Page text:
Texting etiquette rules you’re probably breaking
Many students can relate to being bombarded by text messages during class. For many, as they wait for class to end to check those messages, they find the onslaught of text messages to be either from the same person asking ‘what’s up’ or using a superfluous amount of smiley faces and LOLs. While not everyone uses text messaging for the same reason, there are some unwritten guidelines that need to be written for how to keep the conversation going without the headache.
1. Less LOL:
Sometimes it seems people forget what ‘LOL’ stands for: laugh out loud. The beginning, middle and end of messages are often punctuated with the phrase, and when you read the message to yourself, you wonder if the person on the other end is really laughing with every new sentence — odds are, they probably aren’t.
When it’s clear that a joke has been made, LOL is not necessary. It will also seem less repetitive by mixing it up with the occasional “Haha” or “ROFL.”
2. Once is enough:
Everyone has had the experience of being in the middle of something and receiving a text message but deciding a response can wait. However, it doesn’t seem it can wait for the one texting and you receive another text message. And another. And another. Before you know it, your inbox is filled with messages from the same person.
“How are you?”
In the real world, this situation is comparable to that kid who sat behind you in elementary school that kept poking you in the back of the head because you wouldn’t turn around.
Don’t be that kid.
If someone isn’t answering and it’s important, it’s best to call and leave a voicemail if that person is still not answering. If it’s not important, put the phone down and try to catch up later.
3. So many emojis, one can build an army.
Smiley face, frowning face, cat face and even hospital buildings are among the cute little characters that have become famously known as emojis — those characters that make messages more colorful. While they’re fun to use, too many of them can be difficult on the eyes of the reader if there’s more of them than actual words.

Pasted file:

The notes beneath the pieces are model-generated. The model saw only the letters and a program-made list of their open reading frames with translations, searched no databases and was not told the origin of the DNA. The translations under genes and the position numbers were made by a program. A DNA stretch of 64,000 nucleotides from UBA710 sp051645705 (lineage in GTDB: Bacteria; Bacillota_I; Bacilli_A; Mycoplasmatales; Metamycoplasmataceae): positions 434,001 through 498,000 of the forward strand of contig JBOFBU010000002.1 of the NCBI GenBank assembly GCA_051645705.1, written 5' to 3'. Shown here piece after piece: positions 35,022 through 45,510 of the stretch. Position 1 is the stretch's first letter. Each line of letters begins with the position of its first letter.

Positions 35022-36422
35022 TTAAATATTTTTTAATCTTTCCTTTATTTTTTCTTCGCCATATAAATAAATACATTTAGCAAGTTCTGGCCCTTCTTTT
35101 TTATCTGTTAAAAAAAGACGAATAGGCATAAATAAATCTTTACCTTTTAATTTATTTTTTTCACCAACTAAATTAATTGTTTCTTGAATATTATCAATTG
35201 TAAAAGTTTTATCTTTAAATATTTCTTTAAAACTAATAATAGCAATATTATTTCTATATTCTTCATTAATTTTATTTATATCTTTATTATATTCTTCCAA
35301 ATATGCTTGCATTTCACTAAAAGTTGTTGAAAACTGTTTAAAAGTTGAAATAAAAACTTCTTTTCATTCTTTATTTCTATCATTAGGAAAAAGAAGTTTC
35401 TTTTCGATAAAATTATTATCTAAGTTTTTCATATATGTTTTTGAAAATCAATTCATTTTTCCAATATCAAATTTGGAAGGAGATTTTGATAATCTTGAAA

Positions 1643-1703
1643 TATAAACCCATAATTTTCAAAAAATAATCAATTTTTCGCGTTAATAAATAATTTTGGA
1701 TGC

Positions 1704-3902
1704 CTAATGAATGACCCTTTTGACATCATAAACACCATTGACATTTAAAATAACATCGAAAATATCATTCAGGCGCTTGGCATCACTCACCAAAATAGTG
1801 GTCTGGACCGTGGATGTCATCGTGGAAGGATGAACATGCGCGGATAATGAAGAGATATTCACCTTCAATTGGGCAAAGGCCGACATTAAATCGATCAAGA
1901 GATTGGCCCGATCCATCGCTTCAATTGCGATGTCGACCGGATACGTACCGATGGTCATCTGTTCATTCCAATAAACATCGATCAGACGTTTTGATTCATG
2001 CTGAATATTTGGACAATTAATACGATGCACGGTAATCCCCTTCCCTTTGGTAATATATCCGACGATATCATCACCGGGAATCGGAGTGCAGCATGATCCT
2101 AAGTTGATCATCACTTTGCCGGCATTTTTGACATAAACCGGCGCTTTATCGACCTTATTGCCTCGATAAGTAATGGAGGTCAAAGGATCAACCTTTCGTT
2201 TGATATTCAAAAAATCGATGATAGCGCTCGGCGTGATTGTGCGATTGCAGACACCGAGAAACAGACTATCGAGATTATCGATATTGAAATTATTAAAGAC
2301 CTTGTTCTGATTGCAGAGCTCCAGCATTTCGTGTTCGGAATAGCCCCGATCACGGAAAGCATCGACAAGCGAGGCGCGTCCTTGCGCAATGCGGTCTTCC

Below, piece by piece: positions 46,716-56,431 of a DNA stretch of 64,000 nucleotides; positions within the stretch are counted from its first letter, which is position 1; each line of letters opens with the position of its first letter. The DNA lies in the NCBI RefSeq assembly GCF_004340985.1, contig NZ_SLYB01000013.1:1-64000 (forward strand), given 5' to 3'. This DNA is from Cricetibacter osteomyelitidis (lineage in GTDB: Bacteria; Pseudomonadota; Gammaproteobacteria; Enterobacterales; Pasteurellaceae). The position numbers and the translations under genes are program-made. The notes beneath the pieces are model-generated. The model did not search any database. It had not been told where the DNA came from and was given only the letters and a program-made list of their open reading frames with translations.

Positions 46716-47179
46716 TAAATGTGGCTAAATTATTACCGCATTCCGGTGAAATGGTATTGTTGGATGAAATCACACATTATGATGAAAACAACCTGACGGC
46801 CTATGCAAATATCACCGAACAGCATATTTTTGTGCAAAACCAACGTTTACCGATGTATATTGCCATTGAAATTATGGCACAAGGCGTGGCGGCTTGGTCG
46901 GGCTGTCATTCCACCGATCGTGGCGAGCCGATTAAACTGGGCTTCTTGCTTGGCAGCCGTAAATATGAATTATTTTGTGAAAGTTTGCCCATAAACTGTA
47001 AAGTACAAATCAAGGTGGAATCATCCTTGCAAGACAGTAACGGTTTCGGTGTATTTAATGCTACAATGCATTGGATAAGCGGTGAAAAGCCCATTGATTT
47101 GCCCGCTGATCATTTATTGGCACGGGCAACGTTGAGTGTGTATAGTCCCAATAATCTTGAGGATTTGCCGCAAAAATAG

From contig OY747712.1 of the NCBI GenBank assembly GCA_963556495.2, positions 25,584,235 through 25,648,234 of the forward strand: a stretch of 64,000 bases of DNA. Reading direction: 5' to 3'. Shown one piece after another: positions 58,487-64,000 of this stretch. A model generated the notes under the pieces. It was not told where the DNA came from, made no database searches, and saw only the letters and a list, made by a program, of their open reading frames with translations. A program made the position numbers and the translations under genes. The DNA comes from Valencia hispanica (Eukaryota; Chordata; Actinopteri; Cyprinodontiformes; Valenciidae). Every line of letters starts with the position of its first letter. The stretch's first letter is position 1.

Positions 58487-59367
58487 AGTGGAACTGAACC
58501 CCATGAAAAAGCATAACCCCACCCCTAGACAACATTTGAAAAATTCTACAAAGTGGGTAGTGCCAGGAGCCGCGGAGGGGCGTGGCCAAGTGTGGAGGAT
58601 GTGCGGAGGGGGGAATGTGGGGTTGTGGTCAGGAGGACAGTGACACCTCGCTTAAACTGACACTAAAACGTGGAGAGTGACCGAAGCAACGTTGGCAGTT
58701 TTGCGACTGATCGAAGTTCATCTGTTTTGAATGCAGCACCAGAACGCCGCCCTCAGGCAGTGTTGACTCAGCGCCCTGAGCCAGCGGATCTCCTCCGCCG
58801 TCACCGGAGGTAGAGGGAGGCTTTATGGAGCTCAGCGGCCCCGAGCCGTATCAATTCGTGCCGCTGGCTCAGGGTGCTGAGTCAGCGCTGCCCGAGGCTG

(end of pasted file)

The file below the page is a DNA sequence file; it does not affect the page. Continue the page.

One should also consider all these different emoticons. How many feelings really need to be conveyed at once? It’s fine to get creative — a quick Google search of “emoji stories” shows screenshots of messages others have made using mostly emojis to illustrate things such as the theme song to “The Fresh Prince of Bel-Air” and the life events of Miley Cyrus. That many icons are not necessary in an every day conversation, however.
Just like the LOLs, use emojis in moderation.
4. Don’t write novels via text:
On occasion, an innocent question to a friend about how he or she is doing can quickly result in what might as well be the length of required reading for a class.
Once the message has been completely looked over, a response is required of the other person, who may not know where to begin. Extremely long texts are fine when both people are doing it. They’re also OK when you don’t have any other way of communicating at the moment but have a lot to tell someone. For the most part though, if it’s just idle chitchat, save it for a phone call or a face-to-face conversation.
5. The dreaded one-word reply:
When text messages are flying back and forth between two people, sometimes the conversation comes to an abrupt stop due to what is commonly known as a one-word reply: Examples of this include messages such as “OK,” “Yeah” and “IDK.”
Everyone has done this at one point or another due to time constraints or in anticipation of the conversation’s end. The person on the receiving end of this message doesn’t know what to say next, because what kind of meaningful response can be given to an “OK” or an “IDK?” One might also question whether or not the other person wants the conversation to stop and if this is just the easiest way how.
If you’re the person on the receiving end of this message, don’t respond until they send you a more thought out message back. Most of the time, the other person is probably either busy or doesn’t want to text anymore. If you’re the person sending out the single-word texts, and that’s not what you’re trying to convey, up your conversational skills and make a complete sentence to keep the dialogue going.